Is it teething time for your little one?

As parents, we are fairly well accustomed to mood swings, tantrums and all that comes in between, but that doesn't mean the abrupt change of mood or the hysterical outbursts don't take their toll our emotional wellbeing,

In the aftermath of an outburst in her family home, blogger, Kathleen Fleming, laid bare her thoughts on a specific event which unfolded between herself and her young son, and in doing so, inspired thousands of parents worldwide.

Sharing a photo which vividly depicted the result of an angry outburst, Kathleen outlined her thoughts on the incident, writing: "It took my breath away when my son stormed into the bathroom, frustrated, angry, fed-up for his very own, very significant to him, reasons."

"And when he chose to SLAM the bathroom door, causing the heavy mirror mounted to the front to slip out of the hardware holding it in place and crash onto the floor — a million, BROKEN pieces were left reflecting the afternoon light," she confided.

With admirable honesty, Kathleen admitted feeling particularly vulnerable at that moment in time, explaining: "I walked into the backyard and felt the hot tears streaming down my face. It's amazing how alone you can feel as a single parent in moments like these. I realised how scared and disappointed I felt."

But instead of channelling her upset into anger, Kathleen decided to use her feelings to console her son who she quickly realised was experiencing the same emotions as she was at that point.

"As I stood and considered whether or not this was an indication of his developing character, I heard his tears through the window above me, coming from inside the bathroom. His soul hurt. This was not what he expected either."

Drawing a deep breath, Kathleen remembers pushing aside her own hurt and offering reassurance to a little person who desperately needed his mother's help.

"Go open the front door, tiptoe through the broken glass, hear him hearing you coming, watch the bathroom door crack open, see the face you love most in the world red with worry and wet with tears, his voice is suddenly so small: "Mama, I'll never do it again, I am SO sorry."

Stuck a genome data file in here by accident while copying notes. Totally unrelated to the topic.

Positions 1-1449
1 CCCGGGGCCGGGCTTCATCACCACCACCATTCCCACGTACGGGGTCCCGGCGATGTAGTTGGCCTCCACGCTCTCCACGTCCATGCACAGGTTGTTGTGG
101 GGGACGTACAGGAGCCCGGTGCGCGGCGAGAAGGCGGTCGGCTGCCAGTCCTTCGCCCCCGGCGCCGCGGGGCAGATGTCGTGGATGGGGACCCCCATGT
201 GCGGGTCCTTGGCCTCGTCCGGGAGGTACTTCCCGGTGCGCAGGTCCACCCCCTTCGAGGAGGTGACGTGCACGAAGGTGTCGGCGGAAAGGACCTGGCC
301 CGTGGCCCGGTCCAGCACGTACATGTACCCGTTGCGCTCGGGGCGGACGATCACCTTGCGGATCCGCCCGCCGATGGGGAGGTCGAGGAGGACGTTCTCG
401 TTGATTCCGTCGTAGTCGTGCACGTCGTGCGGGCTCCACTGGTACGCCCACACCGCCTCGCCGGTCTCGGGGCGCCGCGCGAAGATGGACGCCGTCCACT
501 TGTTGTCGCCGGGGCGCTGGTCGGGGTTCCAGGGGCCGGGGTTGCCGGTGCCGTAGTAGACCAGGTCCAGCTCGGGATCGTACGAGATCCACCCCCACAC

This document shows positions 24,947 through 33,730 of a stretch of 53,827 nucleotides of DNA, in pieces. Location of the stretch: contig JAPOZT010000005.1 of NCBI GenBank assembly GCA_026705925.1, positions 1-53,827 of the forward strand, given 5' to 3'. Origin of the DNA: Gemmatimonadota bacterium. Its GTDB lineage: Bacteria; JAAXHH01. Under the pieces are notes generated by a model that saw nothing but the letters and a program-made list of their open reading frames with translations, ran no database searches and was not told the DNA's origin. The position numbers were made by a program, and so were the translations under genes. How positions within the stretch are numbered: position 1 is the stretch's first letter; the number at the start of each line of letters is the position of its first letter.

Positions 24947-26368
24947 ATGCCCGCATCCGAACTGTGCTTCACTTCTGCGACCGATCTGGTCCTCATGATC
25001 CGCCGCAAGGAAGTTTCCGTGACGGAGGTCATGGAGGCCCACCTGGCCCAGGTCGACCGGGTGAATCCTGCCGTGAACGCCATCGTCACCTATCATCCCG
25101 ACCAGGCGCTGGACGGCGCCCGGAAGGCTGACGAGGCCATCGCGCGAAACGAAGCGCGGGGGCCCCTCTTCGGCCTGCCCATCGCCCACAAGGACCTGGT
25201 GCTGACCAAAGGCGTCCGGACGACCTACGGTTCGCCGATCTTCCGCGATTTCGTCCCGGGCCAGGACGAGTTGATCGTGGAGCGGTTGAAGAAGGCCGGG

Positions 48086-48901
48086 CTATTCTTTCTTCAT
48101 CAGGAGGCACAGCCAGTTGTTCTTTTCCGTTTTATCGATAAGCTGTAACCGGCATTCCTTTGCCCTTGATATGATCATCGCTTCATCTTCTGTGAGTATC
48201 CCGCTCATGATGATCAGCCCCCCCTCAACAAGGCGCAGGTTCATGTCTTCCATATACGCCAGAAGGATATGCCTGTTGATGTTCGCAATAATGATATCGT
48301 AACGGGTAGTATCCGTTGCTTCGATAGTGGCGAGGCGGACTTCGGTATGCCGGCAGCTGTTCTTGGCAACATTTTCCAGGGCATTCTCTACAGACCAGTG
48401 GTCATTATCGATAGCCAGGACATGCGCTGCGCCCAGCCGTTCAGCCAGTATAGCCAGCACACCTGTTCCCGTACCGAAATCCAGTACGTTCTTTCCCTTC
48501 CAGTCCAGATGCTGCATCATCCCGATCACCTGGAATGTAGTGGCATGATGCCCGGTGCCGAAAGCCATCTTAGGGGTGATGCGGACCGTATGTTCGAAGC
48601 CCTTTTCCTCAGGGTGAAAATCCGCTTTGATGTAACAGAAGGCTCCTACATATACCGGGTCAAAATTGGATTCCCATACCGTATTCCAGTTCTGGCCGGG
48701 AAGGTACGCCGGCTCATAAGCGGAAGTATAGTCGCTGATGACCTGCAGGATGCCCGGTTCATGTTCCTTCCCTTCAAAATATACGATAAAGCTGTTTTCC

Using her child's outburst as an opportunity to reflect on certain emotions, Kathleen recalls thinking: "Tell him about Anger. Tell him now. Anger is a really powerful feeling. You have a right to your Anger. Anger burns hot. It can purify. It can also destroy. He nods. He feels it. He's met Anger now."

Explaining that there exist healthier ways to express anger, mum and child set about clearing up the outcome of his temper tantrum, with Kathleen remembering: "We cleaned up the broken pieces. We swept and we vacuumed. It was quiet work. It was careful work. It was thoughtful work."

"Sometimes things break. Sometimes we break them. It's not the breaking that matters, the how or why. What matters is how we choose to respond to the broken-ness. Does it kill us? Does it throw us into a downward spiral of blame and punishment or does it help us remember how to love deepest? Does it push us towards compassion and over the hurdle of "rightness" and "wrongness" into LOVENESS?"

Sending words of advice to fellow mothers who may find themselves in a similar situation, Kathleen finished her thought-provoking post with a little guidance, writing: "Go Mama. Go now. Get that baby of yours. Teach that. Show that. Live that. It's called LOVENESS. Go. Now."




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